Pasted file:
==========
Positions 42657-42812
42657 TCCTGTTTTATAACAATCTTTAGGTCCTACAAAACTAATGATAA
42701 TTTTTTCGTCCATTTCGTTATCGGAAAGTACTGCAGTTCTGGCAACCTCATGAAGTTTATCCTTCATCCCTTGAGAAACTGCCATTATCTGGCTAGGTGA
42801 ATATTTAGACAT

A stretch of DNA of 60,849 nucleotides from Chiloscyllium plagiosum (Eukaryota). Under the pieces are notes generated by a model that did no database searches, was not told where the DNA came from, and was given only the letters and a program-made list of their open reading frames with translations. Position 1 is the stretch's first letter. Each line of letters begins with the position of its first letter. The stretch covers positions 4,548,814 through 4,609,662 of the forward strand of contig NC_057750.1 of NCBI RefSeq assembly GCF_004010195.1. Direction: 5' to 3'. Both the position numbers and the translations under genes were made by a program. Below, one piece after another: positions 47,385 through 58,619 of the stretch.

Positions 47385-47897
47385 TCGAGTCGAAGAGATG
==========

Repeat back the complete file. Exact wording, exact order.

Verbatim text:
Positions 42657-42812
42657 TCCTGTTTTATAACAATCTTTAGGTCCTACAAAACTAATGATAA
42701 TTTTTTCGTCCATTTCGTTATCGGAAAGTACTGCAGTTCTGGCAACCTCATGAAGTTTATCCTTCATCCCTTGAGAAACTGCCATTATCTGGCTAGGTGA
42801 ATATTTAGACAT

A stretch of DNA of 60,849 nucleotides from Chiloscyllium plagiosum (Eukaryota). Under the pieces are notes generated by a model that did no database searches, was not told where the DNA came from, and was given only the letters and a program-made list of their open reading frames with translations. Position 1 is the stretch's first letter. Each line of letters begins with the position of its first letter. The stretch covers positions 4,548,814 through 4,609,662 of the forward strand of contig NC_057750.1 of NCBI RefSeq assembly GCF_004010195.1. Direction: 5' to 3'. Both the position numbers and the translations under genes were made by a program. Below, one piece after another: positions 47,385 through 58,619 of the stretch.

Positions 47385-47897
47385 TCGAGTCGAAGAGATG